What’s My Idea Worth?
If you are thinking about patenting a new idea, chances are you are hoping to monetize that idea in the form of a marketable product at some point in the future. But how do you determine what your idea might be worth? Here are some pragmatic calculations you can make to give you a realistic idea of what the market potential might be for your product.
You may have to do a little homework to come up with some of the values for this simple model, but don’t get too hung up on having exact figures, you can start with broad estimates and refine your calculations as you develop your idea.
Step 1: Determine your product’s selling price
Take a look at similar products, or the range of products in your category and try to make an objective estimate for where your product fits in. Is your idea at the high end of the range, or are you going to offer a cheaper alternative to products already in the market? Set your selling price appropriately based on the competition.
Step 2: Estimate your manufacturing cost
Ideally your manufacturing costs will be no more than 25% of your retail selling price. Some products might allow even greater margins. You may need to talk to potential manufacturers in your industry to get an estimate of their costs, or you can try researching wholesale prices for similar products and make an assumption that the actual cost to produce is 20% - 30% of that price.
Subtract your manufacturing price from your selling price to calculate your potential profit per unit.
Step 3. Find your target market
You can make some assumptions about who might buy your product. Will it be sold nationally across the US? Will it be sold internationally? Are the buyers primarily men? Or women? Or only families with children? What age ranges are you targeting? You can search for US census data (www.census.gov) or similar stats internationally to get rough estimates of your target market.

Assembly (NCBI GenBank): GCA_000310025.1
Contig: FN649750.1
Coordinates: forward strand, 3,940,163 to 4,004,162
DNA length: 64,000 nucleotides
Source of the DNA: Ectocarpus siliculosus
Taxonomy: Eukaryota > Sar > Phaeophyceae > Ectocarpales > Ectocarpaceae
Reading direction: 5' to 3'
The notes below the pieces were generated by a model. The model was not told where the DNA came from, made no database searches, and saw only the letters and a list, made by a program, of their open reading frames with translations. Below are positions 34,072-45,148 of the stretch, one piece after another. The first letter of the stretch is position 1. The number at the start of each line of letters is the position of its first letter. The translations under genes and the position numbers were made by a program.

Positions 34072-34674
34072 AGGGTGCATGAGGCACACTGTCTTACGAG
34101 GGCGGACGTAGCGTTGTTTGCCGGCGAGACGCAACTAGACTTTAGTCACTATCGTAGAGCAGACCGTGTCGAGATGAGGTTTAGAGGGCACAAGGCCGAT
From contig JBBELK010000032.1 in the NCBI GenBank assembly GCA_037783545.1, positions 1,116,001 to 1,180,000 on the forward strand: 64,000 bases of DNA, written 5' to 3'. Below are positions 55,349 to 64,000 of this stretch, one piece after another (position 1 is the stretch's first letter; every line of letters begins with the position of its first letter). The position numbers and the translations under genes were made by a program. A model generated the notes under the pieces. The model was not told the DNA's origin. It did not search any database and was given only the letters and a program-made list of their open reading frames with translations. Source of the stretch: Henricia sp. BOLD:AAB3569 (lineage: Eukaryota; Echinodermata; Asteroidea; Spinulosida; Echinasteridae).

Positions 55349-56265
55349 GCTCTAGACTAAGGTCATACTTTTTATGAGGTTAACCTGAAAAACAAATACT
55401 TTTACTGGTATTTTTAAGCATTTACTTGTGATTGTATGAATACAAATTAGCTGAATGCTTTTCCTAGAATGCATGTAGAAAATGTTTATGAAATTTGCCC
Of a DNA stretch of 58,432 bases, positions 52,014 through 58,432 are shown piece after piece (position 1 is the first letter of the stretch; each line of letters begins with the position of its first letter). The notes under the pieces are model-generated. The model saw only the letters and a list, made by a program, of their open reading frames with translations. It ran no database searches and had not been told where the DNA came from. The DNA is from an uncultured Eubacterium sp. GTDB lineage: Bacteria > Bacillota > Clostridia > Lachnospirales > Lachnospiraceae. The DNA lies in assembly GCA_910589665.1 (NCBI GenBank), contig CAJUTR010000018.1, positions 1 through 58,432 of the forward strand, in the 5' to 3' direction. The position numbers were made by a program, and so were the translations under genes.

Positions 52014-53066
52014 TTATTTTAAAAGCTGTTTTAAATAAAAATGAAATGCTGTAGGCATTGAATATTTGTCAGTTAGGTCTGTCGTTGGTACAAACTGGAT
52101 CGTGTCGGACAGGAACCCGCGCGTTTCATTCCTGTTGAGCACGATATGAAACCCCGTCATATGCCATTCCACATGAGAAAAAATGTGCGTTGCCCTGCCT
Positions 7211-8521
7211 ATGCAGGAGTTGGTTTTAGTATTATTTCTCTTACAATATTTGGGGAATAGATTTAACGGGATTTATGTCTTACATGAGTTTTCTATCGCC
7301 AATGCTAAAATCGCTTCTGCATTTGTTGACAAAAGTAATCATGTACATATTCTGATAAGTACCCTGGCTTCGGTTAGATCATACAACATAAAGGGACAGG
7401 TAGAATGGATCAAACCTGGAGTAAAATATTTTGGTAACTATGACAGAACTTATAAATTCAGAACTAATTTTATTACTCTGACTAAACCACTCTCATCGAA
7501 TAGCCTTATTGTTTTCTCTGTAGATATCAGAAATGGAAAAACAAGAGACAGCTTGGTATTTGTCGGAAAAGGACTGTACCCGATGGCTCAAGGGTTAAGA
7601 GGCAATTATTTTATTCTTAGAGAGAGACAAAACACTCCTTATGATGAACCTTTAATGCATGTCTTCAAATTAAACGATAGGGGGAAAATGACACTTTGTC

Step 4. Determine your market penetration
Even the most successful products don’t sell to everyone in their target market. The percentage of people from your target market who actually buy your product is what is referred to as your market penetration. You may guess you can capture 10%, or 5% or 50% of the market, depending on the strength of your idea, the strength of the competition and your ability to market it to the right people.
Calculate the potential number of sales by multiplying the target market by the penetration percentage. For instance, if your target market is 5 million households and you estimate you can capture 5% of the market, you will have 250,000 potential sales.
You can now multiply your per unit profit by your potential sales to get a gross profit number, but don’t get too excited just yet! There’s a lot more that goes into getting a product to market besides manufacturing. The cost of distribution and marketing and other retail costs need to be considered. If you plan to take your product to market yourself, you’ll need to estimate those expenses, which could be an additional 20 – 30% of your product cost. If you are considering licensing your idea directly to a manufacturer, a wholesale distributor or a retailer, you can assume they will be looking for sufficient margin on your idea to cover those expenses.
Try to be realistic and perhaps run a few scenarios at different levels to come up with the ultimate market potential for your idea. Also think about the life cycle for your product. Some products may stay viable for a decade, some may be relevant for only a season or two. Having a good sense of your product’s potential will help you decide if the idea is worth developing and allow you to negotiate successful licensing agreements.